[Ryan] says version two will have a linear encoder and be driven by a stepper motor. Check out the video after the break…
Continue reading “Pole Climbing Device Runs Up Flags and Undies”
It’s a mouthful to say, but an evening-ful of fun. San Franciscans who like to talk about all things hardware need to block this one out on their calendars:
Hardware Developers Didactic Galactic
Thursday, August 14th 2014 starting 6pm-9:30pm
500 3rd St., Suite 230 in San Francisco
The night will include a few talks on hardware; So far we know [Matt Berggren] is doing FPGA stuff, [Chris Gammell] will talk about KiCAD, and I’m going to talk about the community adventure that is Mooltipass. We’re also looking for others to make presentations so step up and share your hardware passion!
In addition to the formal talks there’ll be plenty of time for chewing the fat with all the other hardware-awesomes that will be there. See you a week from tomorrow, and don’t be shy about bringing your own hardware to show off!
A few years ago, [Michele] built a mobile device with a touch screen, a relatively powerful processor, and a whole bunch of sensors. To be honest, the question of why he built this was never asked because it’s an impressive display of electronic design and fabrication. [Michele] calles it the iGruppio. Although it’s not a feature-packed cell phone, it’s still an impressive project that stands on its own merits.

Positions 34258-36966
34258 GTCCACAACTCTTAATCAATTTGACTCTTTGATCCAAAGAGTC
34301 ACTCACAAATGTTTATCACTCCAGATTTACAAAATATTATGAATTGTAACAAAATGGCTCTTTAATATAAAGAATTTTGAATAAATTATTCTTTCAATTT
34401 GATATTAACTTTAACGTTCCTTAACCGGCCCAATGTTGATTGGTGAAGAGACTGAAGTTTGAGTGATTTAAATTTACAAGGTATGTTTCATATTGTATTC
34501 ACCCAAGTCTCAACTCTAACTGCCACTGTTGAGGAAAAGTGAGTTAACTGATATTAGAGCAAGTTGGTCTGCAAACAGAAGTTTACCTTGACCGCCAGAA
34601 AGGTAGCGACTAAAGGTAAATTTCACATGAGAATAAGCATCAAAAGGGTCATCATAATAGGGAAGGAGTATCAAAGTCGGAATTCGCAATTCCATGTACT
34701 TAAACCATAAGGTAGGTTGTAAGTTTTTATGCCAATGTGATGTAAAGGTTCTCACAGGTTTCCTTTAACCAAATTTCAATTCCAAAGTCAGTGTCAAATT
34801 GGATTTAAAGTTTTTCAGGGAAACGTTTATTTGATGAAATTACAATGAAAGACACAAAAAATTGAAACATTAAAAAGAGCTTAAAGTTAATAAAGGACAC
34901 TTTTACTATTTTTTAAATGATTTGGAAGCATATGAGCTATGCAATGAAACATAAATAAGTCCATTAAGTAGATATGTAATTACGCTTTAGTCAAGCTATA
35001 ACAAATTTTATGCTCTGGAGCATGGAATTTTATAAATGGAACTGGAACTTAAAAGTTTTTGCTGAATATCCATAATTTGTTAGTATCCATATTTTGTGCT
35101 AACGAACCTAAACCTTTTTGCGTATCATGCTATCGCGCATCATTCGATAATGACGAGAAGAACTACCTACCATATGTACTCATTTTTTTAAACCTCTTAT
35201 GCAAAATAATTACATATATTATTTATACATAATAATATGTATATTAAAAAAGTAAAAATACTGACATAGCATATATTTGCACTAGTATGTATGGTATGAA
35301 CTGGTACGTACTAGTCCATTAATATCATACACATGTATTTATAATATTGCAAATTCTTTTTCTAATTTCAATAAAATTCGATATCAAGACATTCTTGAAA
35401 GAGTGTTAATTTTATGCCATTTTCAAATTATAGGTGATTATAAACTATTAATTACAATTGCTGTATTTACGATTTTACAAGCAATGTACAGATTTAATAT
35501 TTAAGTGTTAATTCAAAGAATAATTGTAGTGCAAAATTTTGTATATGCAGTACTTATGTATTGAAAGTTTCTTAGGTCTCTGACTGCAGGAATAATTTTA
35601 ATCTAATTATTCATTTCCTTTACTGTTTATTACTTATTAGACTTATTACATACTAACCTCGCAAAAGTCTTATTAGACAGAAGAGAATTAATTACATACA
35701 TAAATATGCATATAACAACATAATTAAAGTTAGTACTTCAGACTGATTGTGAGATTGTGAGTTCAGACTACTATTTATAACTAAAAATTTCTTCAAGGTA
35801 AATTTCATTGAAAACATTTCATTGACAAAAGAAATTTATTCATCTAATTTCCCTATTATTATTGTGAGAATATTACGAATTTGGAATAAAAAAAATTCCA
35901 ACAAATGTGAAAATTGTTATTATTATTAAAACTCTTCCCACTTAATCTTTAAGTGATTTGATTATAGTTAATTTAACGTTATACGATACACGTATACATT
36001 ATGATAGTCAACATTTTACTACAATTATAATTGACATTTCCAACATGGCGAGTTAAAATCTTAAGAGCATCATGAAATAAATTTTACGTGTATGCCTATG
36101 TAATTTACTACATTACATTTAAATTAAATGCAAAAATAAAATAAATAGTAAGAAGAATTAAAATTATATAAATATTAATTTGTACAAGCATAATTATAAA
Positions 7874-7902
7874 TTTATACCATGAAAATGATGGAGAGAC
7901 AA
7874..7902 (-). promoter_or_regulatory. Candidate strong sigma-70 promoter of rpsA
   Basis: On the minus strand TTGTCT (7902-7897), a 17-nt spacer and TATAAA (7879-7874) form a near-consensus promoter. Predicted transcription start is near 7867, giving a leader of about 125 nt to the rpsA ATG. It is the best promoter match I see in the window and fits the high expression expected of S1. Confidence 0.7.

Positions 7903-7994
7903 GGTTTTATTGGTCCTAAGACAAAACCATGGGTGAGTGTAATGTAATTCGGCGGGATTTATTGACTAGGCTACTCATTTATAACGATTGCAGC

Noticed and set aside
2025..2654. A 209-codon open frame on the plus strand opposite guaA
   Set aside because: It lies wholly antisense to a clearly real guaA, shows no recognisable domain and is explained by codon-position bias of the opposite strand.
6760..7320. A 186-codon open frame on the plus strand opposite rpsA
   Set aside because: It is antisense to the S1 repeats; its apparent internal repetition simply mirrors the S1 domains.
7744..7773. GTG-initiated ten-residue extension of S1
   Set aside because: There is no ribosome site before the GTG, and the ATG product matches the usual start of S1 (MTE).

Inside the iGruppio is a Pic32mx microcontroller, a 240×320 TFT touchscreen, and enough sensors to implement a 10 DOF IMU. The software written for the iGruppio is heavily inspired by the iPhone and a completely homebrew project – all the software was written by [Michele] himself. While the first version of the iGruppio was a little clunky, the second revision (seen in the pic above) uses an old iPhone case to turn a bunch of boards and plugs into a surprisingly compact device.
No, there’s no cellular modem inside the latest version, but [Michele] has put all the sources up on Github, and anyone wanting to build a homebrew cell phone could do worse than to take a look at his work. Video demo below.
Continue reading “Building A Home Made iPhone”